Crossing the bridge to Myanmar

From the western Thai town of Mae Sot it’s possible to cross the Thai-Myanmar Friendship Bridge and make your way into the Burmese town of Myawaddy. The border here has been open more-or-less permanently since summer 2013, and while it bustles with Burmese workers, it’s not a crossing made by a huge number of Farangs, or Westerners (literally ‘guavas’), unless they work for NGOs. It is, however, becoming more a popular route with people completing visa runs. And there are the occasional people like me, who decide to visit for the day because they can.

For anyone wielding a passport other than Burmese, it’s a relatively straightforward affair. On the Thai side you’re waved to a window where your departure card is taken and your passport is stamped. There was no queue and no questions were asked. Then you head towards the no-man’s-land of the bridge and Burmese immigration on the opposite bank.

On the Burmese side you are invited to take a seat in an air-conditioned office. Here you are asked the purpose of your visit, to which my ‘I just want to look around and have lunch,’ was met with a bemused smile, asked to pay a 500 Baht fee, relieved—temporarily—of your passport, presented with a receipt, and told to return before the border closes. In my case, this was 17:00. I was under the impression that the border closes whenever the guards decide that it will.

As you enter Myanmar, you face a chaotic, littoral space. In Thailand, cars drive on the left; in Myanmar, cars drive on the right. Trucks loaded sky-high with goods ranging from scooters to linen to mechanical parts struggle to cross lanes against the armies of people and the cavalry of scooters. The road is lined with money-changers, ready to convert Baht to Kyat, taxi drivers of many vehicular descriptions, offering to take you places although where, I’m not quite sure, and the Burmese equivalent of the public telephone. It’s confused, confusing, and loud.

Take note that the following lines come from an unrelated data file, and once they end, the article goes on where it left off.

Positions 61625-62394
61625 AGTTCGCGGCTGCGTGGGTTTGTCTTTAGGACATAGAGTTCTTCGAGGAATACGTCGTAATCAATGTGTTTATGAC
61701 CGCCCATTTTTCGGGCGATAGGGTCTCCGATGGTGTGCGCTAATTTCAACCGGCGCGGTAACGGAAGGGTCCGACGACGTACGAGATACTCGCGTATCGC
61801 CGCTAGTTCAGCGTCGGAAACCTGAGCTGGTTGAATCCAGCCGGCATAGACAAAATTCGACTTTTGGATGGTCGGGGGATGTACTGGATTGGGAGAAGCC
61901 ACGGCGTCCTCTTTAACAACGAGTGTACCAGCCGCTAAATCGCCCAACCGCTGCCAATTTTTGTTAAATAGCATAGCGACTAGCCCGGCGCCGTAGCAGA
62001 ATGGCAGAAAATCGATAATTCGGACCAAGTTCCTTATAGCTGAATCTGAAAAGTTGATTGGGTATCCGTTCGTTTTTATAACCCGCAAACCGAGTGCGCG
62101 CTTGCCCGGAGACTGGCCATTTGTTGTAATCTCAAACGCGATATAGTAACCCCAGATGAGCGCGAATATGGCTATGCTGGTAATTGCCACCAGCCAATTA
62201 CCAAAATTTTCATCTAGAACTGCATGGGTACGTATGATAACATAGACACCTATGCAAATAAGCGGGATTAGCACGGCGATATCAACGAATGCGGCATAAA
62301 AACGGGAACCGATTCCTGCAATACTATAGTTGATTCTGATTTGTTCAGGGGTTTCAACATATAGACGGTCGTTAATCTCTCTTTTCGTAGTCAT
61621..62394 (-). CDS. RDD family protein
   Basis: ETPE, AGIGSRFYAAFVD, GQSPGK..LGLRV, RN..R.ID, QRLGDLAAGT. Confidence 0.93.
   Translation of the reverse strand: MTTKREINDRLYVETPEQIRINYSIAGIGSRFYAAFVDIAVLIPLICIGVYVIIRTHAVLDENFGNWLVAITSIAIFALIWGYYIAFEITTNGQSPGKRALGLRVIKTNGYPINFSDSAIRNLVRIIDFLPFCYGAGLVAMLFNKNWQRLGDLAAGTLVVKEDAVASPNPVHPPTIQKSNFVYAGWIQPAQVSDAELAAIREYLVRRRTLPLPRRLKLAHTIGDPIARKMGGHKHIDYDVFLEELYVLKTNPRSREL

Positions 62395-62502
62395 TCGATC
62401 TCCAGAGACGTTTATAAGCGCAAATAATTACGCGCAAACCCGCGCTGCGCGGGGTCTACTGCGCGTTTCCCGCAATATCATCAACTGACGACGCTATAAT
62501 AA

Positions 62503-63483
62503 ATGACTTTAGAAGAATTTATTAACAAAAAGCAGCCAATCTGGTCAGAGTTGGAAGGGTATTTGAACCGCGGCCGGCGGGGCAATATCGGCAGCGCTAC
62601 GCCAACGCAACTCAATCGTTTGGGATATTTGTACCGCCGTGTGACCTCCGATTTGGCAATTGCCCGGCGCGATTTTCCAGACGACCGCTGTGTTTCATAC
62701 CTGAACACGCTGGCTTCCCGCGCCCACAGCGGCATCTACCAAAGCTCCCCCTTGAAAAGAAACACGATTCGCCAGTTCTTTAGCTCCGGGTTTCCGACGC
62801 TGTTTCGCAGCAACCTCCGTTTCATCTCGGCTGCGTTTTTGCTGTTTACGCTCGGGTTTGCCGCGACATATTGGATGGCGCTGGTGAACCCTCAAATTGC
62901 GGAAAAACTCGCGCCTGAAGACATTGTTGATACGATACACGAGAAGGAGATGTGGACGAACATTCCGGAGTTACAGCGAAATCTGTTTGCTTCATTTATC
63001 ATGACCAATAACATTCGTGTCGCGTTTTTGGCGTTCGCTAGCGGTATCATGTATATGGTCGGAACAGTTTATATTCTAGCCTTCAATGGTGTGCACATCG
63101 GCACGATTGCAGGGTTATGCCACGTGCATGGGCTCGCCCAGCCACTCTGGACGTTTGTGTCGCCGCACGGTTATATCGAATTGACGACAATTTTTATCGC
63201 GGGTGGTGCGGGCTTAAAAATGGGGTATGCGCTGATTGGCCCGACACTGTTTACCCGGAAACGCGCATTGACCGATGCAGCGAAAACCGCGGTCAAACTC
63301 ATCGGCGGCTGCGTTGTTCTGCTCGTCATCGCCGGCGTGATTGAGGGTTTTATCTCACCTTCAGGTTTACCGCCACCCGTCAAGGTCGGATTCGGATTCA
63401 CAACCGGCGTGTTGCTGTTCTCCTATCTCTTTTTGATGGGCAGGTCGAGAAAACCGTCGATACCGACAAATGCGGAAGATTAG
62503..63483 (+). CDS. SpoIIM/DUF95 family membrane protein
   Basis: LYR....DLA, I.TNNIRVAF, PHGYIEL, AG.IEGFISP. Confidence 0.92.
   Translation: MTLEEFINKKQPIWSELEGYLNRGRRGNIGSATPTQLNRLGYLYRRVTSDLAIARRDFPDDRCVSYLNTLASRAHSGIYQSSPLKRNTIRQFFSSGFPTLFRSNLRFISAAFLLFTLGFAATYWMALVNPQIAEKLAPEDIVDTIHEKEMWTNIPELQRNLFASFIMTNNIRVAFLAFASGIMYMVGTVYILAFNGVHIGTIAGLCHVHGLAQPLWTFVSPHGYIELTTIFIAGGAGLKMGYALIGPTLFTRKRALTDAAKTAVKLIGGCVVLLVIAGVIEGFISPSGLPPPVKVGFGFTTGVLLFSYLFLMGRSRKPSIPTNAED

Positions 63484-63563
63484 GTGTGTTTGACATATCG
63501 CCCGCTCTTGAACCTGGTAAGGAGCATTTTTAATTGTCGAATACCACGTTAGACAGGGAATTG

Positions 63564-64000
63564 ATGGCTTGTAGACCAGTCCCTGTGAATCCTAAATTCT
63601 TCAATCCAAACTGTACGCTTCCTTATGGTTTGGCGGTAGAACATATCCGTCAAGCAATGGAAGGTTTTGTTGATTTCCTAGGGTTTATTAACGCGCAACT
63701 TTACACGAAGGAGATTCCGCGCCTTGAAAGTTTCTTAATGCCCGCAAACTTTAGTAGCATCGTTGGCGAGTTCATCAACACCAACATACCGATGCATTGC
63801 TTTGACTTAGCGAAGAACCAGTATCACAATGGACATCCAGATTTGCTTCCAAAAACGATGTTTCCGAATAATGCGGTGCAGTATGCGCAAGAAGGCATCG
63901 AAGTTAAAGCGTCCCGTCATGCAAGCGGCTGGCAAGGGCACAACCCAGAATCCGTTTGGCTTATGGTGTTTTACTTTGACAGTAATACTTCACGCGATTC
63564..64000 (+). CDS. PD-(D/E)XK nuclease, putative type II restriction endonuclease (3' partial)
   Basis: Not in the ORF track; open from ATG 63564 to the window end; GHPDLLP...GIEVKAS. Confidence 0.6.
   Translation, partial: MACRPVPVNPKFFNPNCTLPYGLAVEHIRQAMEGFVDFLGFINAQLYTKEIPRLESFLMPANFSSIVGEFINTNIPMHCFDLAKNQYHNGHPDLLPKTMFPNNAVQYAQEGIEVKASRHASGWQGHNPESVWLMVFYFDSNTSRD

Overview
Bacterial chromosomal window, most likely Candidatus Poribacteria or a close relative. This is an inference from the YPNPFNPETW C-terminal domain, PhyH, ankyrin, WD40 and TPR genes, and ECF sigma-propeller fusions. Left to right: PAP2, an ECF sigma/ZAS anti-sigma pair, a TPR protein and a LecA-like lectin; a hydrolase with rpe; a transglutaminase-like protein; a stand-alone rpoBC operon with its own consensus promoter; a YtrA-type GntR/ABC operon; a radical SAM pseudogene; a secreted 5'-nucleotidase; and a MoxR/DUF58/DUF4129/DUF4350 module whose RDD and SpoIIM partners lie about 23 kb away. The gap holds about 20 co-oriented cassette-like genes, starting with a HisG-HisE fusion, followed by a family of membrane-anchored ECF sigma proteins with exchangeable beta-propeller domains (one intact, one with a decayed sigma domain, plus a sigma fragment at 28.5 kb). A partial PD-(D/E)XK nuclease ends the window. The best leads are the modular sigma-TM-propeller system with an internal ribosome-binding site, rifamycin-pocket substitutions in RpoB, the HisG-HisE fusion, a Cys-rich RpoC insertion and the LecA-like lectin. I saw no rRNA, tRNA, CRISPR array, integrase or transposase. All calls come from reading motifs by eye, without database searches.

When you compare it to Thailand, it’s same-same-but-different. The Burmese will transport anything on a scooter, just like the Thais. Every taxi driver across South East Asia wants to know where you’re going and to take you somewhere. Both Thai and Burmese pavements are scarcely for walking on, but an extension of a shop or an opportunity to set up a stall. Still, you know it’s a different place and not just because everyone wears sarongs and faces are covered in chalk to protect against the sun.

Turn off the arterial road that leads out of Myawaddy and deeper into Myanmar and you’re faced with unpaved alleys, lined with wooden huts where people cook on open fires, that are no less thronging but very different. Here, you are presented with unequivocal poverty. I’ve seen poverty in many places, but somehow, this felt different. I’m reluctant to call it hopeless, because denying someone hope might be denying her or him all that they have. Perhaps the appropriate adjective is helpless.

The poverty that I’ve seen in Indonesia, in Morocco, in Thailand, is squalid and miserable but it never felt without opportunity or quite so crushing as it did in Myanmar. While these countries might be unstable or have governments that are perceived as corrupt, they’re also cosmopolitan, they have a backbone in tourism, and there’s at least the insinuation that the authorities can and do act in the interests of the people. Their economies aren’t black holes of persistent reliance on NGOs and minimal foreign investment.

Myanmar is recognised as the poorest country in South East Asia: approximately 32% of the population lives in poverty. Although it now functions as a parliamentary democracy, its economy is still recovering from years of corruption and mismanagement under a military dictatorship, and arguably still suffers these vices. What wealth there is sits concentrated in the hands of the very few; there is minimal foreign investment in the economy, and little infrastructure, both in terms of ultilities and in human capital, to tempt it. Myanmar’s poverty exists adrift in a vicious circle of corruption, poor infrastructure, lack of external investment, and insularity.

However much the Burmese people are determined to help themselves, who is balancing them on the other side of the equation and is able or prepared to help them in kind?

My morning in Myanmar let me meet children who were overjoyed to be photographed so that they could see themselves on the LCD screen of my camera; speak with an 86 year-old gentleman whose English was mind-bendingly good; eat lunch for 500 Kyat (roughly 30 pence); see young boys playing in the street; marvel at stands of sarongs; smile at men with their moveable feasts; and answer that no, I didn’t want a taxi. There’s a sense of determination and resilience rising from these people, amongst their bowls of washing and open fires, but they need more than just that, and me with my smiles and my camera and my intrepidity.

It’s an experience that I’m pleased that I’ve had. It is, however, one that left me feeling incontrovertibly sad.